A librarian and library manager for more than 40 years, Austin Community College Dean of Library Services Dr. Julie Todaro has made well-known contributions to the profession around Austin and across the state: A Texas Library Association Lifetime Achievement award is just one of her many accolades.
This year she is sharing her knowledge, passion, and influence on a larger stage as president of the American Library Association, a three-year position that includes a year as president-elect and past-president in addition to her current year at the helm.
“I’ve been both pleased to see the existing support for our nation’s libraries and surprised to see the enormous role ALA presidents have in speaking up for libraries and library professionals,” she says.
Along with presiding over the group’s legislative bodies, she is the voice of the nation’s libraries and librarians to the media and policymakers, addressing issues that span a lifetime of learning and personal growth, from K-12 school budgets, to the critical role of academic libraries in higher education, to the importance of public library services to people in housing transition or unemployment. She presents at events across the country and world, such as this month’s ALA’s conference at the Sharjah International Book Fair in Saudi Arabia.
Wherever she goes, Todaro is eager to promote her ALA presidential initiative, “Libraries Transform: The Expert in the Library,” about the essential contribution of libraries and library professionals to their organizations and communities.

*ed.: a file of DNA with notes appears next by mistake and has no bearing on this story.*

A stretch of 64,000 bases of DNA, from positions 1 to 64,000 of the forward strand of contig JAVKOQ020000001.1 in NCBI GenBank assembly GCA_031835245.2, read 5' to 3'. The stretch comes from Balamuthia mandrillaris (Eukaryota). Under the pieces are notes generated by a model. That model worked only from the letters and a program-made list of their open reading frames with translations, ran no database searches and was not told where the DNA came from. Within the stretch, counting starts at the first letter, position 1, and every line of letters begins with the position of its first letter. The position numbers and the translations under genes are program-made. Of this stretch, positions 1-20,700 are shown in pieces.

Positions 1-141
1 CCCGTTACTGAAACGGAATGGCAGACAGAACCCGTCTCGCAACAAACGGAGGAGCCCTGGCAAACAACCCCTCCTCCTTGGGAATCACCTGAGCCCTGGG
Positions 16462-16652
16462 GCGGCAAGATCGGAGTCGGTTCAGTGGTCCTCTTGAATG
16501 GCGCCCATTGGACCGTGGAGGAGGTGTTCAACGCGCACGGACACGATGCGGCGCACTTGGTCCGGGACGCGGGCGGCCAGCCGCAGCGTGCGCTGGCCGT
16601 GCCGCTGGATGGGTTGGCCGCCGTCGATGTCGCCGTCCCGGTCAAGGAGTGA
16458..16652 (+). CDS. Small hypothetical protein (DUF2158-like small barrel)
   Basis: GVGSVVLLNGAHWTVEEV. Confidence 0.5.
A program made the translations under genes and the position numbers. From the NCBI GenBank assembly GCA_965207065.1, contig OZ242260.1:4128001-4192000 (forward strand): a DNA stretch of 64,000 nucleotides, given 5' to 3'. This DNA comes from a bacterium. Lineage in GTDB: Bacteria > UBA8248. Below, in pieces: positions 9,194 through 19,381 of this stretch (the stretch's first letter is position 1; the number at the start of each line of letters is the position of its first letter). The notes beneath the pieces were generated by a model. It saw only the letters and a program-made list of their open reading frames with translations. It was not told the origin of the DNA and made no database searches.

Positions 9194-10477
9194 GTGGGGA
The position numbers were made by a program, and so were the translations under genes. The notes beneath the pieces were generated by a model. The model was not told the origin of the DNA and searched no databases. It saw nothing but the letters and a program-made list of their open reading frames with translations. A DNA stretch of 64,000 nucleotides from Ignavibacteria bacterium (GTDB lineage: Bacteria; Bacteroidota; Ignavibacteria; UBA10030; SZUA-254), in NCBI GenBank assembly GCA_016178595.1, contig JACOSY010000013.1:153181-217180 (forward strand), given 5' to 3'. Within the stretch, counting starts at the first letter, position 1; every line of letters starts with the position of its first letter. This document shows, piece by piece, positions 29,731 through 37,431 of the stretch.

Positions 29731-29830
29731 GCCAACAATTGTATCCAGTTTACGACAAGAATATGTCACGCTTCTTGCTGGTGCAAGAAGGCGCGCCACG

“We can design the best library environment and assemble the perfect collection of resources, but the most important element is the expertise within these structures and processes —the library staff who connect people to what they want and need,” she says.
As the first community college librarian elected to lead the ALA, Todaro also is shining a national spotlight on the value of community colleges.
“We connect dots at the national level. We talk about how community colleges create jobs by providing educational opportunities that are affordable,” she says. “Community colleges are at the heart of workforce training for job creation.”
Back home, Todaro continues to work with the experts in ACC’s 11 campus libraries and the award-winning programs they provide. Together with the Library Services Leadership team, faculty librarians, instructors, and administrators, she is ensuring ACC libraries continue to be a critical element in students’ success, a resource for student pathways, and a leader in open educational resources. While ACC libraries have long offered an extensive online environment for student support, research and study space, and access to technology, she says, today’s library facilities are even more focused on student and faculty success as they evolve to be centers for innovation with makerspaces and conjoined ACCelerator labs.
“I am constantly reminded of the herculean task of painting the Golden Gate bridge – just when you think you get to an end in your work, you must turn around and begin painting again,” she says. “To be a library leader in articulating our role in peoples’ lives, however is a humbling and life-changing role.”Back to Top